Braun was one of the Brewers hooting behind the batting cage Wednesday while the 6-foot-6, 245-pound (or so the official roster says) Olmsted threw live batting practice. Olmsted could hear the buzz.
"You can't miss it, it's so quiet out there with no one else out there," he said. "It's a good feeling, you know? Obviously, it's their first or second time seeing live pitching, so you don't expect them to be 100 percent on everything. I know I'm going to fool a few guys; everybody's going to fool a few guys the first couple of live BPs. But it's definitely a good feeling."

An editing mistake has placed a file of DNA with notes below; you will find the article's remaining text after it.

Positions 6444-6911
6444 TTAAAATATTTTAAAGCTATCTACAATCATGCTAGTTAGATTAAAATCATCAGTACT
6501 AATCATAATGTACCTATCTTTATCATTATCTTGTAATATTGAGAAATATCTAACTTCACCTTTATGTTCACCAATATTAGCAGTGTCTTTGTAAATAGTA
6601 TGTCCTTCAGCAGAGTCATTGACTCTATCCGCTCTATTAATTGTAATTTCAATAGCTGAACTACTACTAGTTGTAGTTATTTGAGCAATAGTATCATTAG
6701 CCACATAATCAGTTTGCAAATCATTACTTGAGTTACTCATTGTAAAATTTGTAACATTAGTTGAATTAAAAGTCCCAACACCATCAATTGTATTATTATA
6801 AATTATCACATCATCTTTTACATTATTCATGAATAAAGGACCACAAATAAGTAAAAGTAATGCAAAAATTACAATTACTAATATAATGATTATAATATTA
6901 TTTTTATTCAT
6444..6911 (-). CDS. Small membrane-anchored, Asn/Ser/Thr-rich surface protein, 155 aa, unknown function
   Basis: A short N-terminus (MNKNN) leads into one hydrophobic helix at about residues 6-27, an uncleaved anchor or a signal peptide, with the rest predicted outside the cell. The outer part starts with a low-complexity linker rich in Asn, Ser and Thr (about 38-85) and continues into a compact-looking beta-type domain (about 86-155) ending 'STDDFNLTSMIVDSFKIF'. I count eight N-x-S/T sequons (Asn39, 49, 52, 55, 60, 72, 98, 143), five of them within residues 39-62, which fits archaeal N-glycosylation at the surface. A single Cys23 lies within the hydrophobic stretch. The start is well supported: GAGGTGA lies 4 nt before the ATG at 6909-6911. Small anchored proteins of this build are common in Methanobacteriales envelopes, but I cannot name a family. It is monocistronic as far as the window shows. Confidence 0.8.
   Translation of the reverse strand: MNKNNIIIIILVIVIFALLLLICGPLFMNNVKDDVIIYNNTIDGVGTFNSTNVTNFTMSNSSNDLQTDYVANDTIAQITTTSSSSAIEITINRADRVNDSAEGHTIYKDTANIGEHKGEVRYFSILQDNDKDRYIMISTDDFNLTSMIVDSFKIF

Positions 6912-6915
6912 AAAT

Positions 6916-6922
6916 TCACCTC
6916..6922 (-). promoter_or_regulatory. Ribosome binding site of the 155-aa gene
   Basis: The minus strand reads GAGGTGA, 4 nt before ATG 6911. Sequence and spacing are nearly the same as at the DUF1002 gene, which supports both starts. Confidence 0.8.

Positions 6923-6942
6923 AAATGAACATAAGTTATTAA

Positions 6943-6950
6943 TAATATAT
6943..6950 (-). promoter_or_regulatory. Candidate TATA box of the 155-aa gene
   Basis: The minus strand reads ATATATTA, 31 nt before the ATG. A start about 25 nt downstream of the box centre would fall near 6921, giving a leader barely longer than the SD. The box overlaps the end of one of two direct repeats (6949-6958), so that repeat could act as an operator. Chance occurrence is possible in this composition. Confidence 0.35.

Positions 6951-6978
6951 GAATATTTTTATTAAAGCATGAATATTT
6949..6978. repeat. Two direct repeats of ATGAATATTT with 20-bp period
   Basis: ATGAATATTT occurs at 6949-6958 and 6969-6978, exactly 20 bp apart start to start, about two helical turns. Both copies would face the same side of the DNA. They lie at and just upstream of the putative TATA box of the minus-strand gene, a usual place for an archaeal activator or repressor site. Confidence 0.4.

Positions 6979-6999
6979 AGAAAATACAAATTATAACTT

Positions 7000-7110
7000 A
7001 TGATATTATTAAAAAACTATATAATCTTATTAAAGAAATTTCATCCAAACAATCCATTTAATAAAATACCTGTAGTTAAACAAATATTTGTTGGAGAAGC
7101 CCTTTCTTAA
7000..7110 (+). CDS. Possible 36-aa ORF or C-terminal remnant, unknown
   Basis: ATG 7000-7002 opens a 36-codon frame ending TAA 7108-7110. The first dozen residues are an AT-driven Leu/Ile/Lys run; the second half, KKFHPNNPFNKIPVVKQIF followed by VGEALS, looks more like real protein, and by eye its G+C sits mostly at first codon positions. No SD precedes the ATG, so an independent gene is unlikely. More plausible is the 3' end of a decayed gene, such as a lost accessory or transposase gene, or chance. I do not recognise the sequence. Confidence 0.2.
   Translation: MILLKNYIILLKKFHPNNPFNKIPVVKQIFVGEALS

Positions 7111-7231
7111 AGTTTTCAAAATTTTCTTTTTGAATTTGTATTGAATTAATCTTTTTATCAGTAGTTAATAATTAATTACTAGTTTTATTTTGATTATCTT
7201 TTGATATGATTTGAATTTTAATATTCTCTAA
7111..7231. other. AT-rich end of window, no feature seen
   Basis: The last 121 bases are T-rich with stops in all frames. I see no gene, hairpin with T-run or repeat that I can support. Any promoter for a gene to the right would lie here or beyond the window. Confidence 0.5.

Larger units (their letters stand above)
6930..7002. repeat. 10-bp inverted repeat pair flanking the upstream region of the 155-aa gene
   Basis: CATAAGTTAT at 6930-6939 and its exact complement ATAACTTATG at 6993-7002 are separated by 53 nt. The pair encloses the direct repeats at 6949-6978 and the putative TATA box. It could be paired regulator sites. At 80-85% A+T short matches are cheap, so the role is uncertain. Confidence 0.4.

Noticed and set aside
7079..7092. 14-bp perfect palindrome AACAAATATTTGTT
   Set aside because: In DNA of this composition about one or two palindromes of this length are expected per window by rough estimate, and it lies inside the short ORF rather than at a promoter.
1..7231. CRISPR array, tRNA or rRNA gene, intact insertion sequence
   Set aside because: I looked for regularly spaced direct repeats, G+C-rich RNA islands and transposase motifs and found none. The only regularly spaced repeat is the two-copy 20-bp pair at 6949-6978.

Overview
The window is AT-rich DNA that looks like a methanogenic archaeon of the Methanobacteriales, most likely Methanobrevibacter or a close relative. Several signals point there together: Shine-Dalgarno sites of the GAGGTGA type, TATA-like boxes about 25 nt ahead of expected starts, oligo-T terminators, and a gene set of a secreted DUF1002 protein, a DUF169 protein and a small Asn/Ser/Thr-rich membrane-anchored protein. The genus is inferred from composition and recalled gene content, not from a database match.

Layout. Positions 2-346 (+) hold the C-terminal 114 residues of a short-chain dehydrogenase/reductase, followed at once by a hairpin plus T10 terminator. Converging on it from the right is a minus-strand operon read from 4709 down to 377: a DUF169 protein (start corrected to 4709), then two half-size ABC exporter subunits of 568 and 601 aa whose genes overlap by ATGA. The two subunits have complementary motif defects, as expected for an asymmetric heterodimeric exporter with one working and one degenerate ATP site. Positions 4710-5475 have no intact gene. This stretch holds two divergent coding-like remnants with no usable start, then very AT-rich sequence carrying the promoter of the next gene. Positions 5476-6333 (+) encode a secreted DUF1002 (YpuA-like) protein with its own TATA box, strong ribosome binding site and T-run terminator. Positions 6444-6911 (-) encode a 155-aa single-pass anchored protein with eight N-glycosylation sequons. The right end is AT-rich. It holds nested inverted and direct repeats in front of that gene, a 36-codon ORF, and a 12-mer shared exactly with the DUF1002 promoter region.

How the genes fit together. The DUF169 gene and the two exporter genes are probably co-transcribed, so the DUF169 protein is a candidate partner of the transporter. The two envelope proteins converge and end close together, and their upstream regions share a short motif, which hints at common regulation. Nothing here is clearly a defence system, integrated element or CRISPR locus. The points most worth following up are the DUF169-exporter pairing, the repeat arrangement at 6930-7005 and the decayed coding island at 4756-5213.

Olmsted's size is only part of his intimidation factor. Add a fastball that he says varied between 93-97 mph last season -- "With sink," Scooter Gennett said. "Nasty." -- and a cross-body, three-quarters delivery to complete the package.
He also comes with a compelling human interest story, having been released by the Mets in 2010 before toiling in Japan's Minor League. He returned to the U.S. to be with his mother, who was suffering from cancer and was slipping in and out of a coma, for the final 23 days of her life, then asked for his release from Japan and considered his career over.
Only it was not. He was picked up by the Red Sox the following year and signed with the Brewers as a Minor League free agent in early November and was added to their 40-man roster. Olmsted will be 26 in May and is bidding for a bullpen spot.
"Not many guys get a second chance, let alone a third chance," Olmsted said.